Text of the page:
“So, there’s no God and no Devil, but you’re an angel? How the hell does that work?”

“I am an angel in your terms, but maybe a better term would be a guardian.”

“Ok, if you’re a guardian, what are you guarding?” I ask sarcastically.

“You,” she replies.

“Me?”

“Yes, you. Do you remember all those times in this past life where you felt you shouldn’t have walked away from something, yet you did?”

“Yea, I had some close calls. What about them?”

“The reason you didn’t die when they happened was because of my intervention,” she replies.

“Who else are you guarding?”

“No one else. Only you. We’re assigned one soul to guard. For some guardians, it’s easy, but for others, like me, the soul is always a challenge, which is why I’m talking to you now,” she replies, “I had to finally meet you in person, so to speak. You led an interesting life; not boring, and you always kept me on my toes. I almost lost you a few times there, but as fortune would have it, I was able to pull it off,” she replies, blowing on her fingertips and rubbing them on her chest.

“So, I’m alive, or rather, was alive, lived, hell I don’t know what to say, then because of you?”

“Yes, if you want to put it that way. You were alive or lived because of me saving you from you or more from your, what I would call careless behavior. You called it thrill-seeking, having a good time, finding the rush, enjoying the high, among other things, but yeah, you were a challenge.”

“I guess I should be thanking you then?”

“No, thanks are not necessary. It was quite my pleasure to have your soul to guard. I guarded your soul for over what you could call, five lifetimes, and it never gets boring.”

“Five lifetimes? I only remember one, and I don’t remember it that well now,” I reply.

“And you won’t. The longer you’re out of your body, the less you remember. All the souls were created that way. It’s easier to process and not confusing when you go to your new body.”

“So, you’ve watched over my soul for five lifetimes. How many have I had?”

“I’m not sure, but I believe it’s a few hundred. Your last guardian was reassigned and don’t ask. I don’t know why and then I was assigned to you.”

“How many souls have you guarded?”

“Yours is my first, and I’m happy to have had you to guard. It was a lot more challenging than they said it would be, and honestly, I’m not supposed to be here now, but if I don’t take this opportunity to meet you, I may not get to for many lifetimes. You know, protocol and such.”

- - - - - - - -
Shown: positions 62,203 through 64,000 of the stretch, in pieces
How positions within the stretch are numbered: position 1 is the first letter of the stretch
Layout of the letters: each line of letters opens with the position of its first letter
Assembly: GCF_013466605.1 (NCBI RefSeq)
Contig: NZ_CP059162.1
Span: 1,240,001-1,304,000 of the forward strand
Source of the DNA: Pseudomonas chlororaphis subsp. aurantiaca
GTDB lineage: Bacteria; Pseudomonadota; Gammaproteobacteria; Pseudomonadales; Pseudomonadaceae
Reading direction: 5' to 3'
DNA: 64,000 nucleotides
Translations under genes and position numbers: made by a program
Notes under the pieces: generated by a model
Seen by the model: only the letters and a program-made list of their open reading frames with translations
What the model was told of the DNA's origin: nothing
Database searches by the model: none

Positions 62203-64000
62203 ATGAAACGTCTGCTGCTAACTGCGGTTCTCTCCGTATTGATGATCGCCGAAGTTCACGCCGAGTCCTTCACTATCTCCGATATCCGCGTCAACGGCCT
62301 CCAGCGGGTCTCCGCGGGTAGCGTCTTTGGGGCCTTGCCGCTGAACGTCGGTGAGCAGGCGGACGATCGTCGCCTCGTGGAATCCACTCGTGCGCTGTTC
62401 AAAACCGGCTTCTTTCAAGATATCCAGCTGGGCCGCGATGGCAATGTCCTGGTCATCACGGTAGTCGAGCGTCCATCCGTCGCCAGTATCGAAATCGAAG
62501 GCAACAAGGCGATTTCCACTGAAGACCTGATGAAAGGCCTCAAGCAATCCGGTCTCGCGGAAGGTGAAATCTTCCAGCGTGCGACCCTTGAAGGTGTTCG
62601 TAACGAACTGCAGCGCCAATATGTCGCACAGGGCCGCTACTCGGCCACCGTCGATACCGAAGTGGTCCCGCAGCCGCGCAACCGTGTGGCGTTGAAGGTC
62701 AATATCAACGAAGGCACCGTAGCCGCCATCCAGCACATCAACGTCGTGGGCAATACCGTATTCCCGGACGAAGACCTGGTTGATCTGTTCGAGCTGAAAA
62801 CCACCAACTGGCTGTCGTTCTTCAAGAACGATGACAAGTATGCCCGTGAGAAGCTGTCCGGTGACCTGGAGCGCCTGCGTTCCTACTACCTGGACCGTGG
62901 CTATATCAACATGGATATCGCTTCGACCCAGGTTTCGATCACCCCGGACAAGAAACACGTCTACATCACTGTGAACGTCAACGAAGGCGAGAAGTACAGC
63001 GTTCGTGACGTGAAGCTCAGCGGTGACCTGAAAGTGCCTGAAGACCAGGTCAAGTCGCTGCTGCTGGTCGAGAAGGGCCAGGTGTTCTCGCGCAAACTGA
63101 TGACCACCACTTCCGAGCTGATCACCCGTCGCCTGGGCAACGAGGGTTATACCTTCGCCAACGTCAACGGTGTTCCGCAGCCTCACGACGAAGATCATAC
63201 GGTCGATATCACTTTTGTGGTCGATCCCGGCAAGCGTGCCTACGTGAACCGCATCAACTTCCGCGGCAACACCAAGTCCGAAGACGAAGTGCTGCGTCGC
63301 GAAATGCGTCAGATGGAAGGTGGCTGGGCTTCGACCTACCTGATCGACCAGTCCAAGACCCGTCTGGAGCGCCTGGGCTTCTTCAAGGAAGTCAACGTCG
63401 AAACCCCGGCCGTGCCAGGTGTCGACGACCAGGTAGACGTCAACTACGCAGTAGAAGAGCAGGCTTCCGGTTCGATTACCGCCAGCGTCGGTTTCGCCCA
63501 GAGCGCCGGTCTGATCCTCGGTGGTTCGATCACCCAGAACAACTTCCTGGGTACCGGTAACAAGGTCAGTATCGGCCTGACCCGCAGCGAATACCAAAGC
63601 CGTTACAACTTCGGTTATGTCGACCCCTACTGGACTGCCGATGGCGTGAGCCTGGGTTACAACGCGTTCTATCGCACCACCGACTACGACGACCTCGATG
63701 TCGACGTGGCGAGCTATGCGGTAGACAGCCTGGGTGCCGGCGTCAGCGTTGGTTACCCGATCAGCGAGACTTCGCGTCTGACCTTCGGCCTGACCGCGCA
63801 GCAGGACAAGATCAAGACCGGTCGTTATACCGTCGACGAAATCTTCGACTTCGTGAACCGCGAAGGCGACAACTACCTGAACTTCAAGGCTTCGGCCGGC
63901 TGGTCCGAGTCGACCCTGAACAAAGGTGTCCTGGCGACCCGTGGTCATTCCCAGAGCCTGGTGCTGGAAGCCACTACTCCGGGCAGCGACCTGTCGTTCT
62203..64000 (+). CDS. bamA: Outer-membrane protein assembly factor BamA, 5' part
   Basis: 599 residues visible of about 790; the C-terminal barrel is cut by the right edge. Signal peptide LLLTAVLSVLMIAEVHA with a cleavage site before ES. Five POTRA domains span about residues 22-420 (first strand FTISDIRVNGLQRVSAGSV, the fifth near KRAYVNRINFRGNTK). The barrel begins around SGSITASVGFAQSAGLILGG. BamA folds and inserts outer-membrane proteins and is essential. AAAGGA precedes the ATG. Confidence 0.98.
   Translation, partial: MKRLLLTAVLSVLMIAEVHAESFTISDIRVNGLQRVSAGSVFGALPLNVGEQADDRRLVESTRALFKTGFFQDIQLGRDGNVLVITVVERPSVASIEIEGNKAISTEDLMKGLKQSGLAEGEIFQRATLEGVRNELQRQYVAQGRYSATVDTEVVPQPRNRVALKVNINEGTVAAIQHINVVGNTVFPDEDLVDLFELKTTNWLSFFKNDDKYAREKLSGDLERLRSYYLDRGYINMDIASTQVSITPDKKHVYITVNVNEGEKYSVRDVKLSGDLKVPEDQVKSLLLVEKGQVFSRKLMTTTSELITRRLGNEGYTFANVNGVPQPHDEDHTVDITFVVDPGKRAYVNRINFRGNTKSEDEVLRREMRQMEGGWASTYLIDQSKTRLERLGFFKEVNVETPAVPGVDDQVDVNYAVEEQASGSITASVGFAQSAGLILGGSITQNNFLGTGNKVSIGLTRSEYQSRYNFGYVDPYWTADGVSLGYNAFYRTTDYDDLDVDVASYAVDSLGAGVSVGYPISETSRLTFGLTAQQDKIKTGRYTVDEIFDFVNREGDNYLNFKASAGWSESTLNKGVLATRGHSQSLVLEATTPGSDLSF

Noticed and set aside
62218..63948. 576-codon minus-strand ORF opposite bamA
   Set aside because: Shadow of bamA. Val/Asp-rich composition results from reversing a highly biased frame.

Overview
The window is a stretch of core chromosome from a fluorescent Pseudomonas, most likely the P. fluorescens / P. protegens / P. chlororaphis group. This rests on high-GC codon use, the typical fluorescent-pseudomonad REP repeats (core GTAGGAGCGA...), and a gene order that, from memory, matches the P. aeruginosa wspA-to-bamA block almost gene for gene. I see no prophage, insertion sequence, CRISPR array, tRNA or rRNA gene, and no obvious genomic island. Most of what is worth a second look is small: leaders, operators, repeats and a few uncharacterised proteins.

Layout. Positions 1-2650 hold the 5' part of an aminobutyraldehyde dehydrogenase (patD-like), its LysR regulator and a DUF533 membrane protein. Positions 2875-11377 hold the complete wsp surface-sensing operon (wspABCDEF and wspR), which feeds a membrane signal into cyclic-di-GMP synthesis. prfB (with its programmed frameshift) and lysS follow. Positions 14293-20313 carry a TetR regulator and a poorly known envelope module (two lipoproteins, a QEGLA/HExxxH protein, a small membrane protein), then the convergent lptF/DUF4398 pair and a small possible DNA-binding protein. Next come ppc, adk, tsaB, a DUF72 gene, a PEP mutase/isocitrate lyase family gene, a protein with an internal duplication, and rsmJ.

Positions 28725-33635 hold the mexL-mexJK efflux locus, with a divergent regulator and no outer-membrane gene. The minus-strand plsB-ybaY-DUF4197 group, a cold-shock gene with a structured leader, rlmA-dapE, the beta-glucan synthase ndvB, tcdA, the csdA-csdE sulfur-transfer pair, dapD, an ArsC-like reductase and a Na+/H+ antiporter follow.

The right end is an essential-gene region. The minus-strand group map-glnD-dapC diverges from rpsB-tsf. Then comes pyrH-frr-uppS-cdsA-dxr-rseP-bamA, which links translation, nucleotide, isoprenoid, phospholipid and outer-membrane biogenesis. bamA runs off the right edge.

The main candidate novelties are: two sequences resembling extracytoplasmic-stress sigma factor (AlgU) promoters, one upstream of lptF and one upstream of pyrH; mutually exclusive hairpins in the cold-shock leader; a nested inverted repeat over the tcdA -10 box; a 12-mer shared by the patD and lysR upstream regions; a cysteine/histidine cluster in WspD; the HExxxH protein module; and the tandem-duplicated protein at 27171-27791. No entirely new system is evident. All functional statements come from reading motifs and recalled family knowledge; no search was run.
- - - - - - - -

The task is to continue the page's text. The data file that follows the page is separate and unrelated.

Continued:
“No, I don’t know. I’m still trying to wrap my head around the whole one soul, many lifetimes, no God, no Devil, no Angels, thing.”

“Right. I get it. It was hard for me at first, too.”

“You? What? Were you a soul?”

“I still am, but I was like you once. Living, dying, making the journey, getting recycled, and doing it all over again.”

“For how long?”

“I had over 1000 lifetimes before they chose me to be a guardian.”

“Wouldn’t you rather be alive?”

“Not really. After you’ve lived that many times, you start to remember a little more each time and although it’s not much, recycling the soul that many times, the memories build up and make the life for the body and brain a living hell, not to coin a phrase.”

“So, where am I? Is this heaven? Space? Another dimension? Where?”

“Let’s call this another dimension because if I try to tell you exactly how this works, it would just confuse you even more. It took me a long time to grasp, so let’s leave it at that.”

I can’t believe what I’m hearing. I wonder if this is a dream from which I will awake, but I can’t seem to grasp any other train of thought. It has to be real. I have a few memories of my life. I can remember vague details, but the more time passes, if that is a valid measurement, the less I remember, and it makes me sad. Sad to know the memories that were once so important to me are now non-existent. I try to force myself to remember, but like grains of sand between my fingers, the memories slide, evading my mental grasp and even my sadness begins to fade. What I don’t understand is that I still have my conscience, my morals, my beliefs, but I can’t understand why.

Her voice derails my train of thought, “I know you’re having a hard time with this, but it will get easier. I want you to know that you are one of the good souls out there. You’ve always done the right thing, and well, I’m proud of your soul. Not all souls are good, and from there is where you get the bad people. The bad seeds as many of humanity would say.”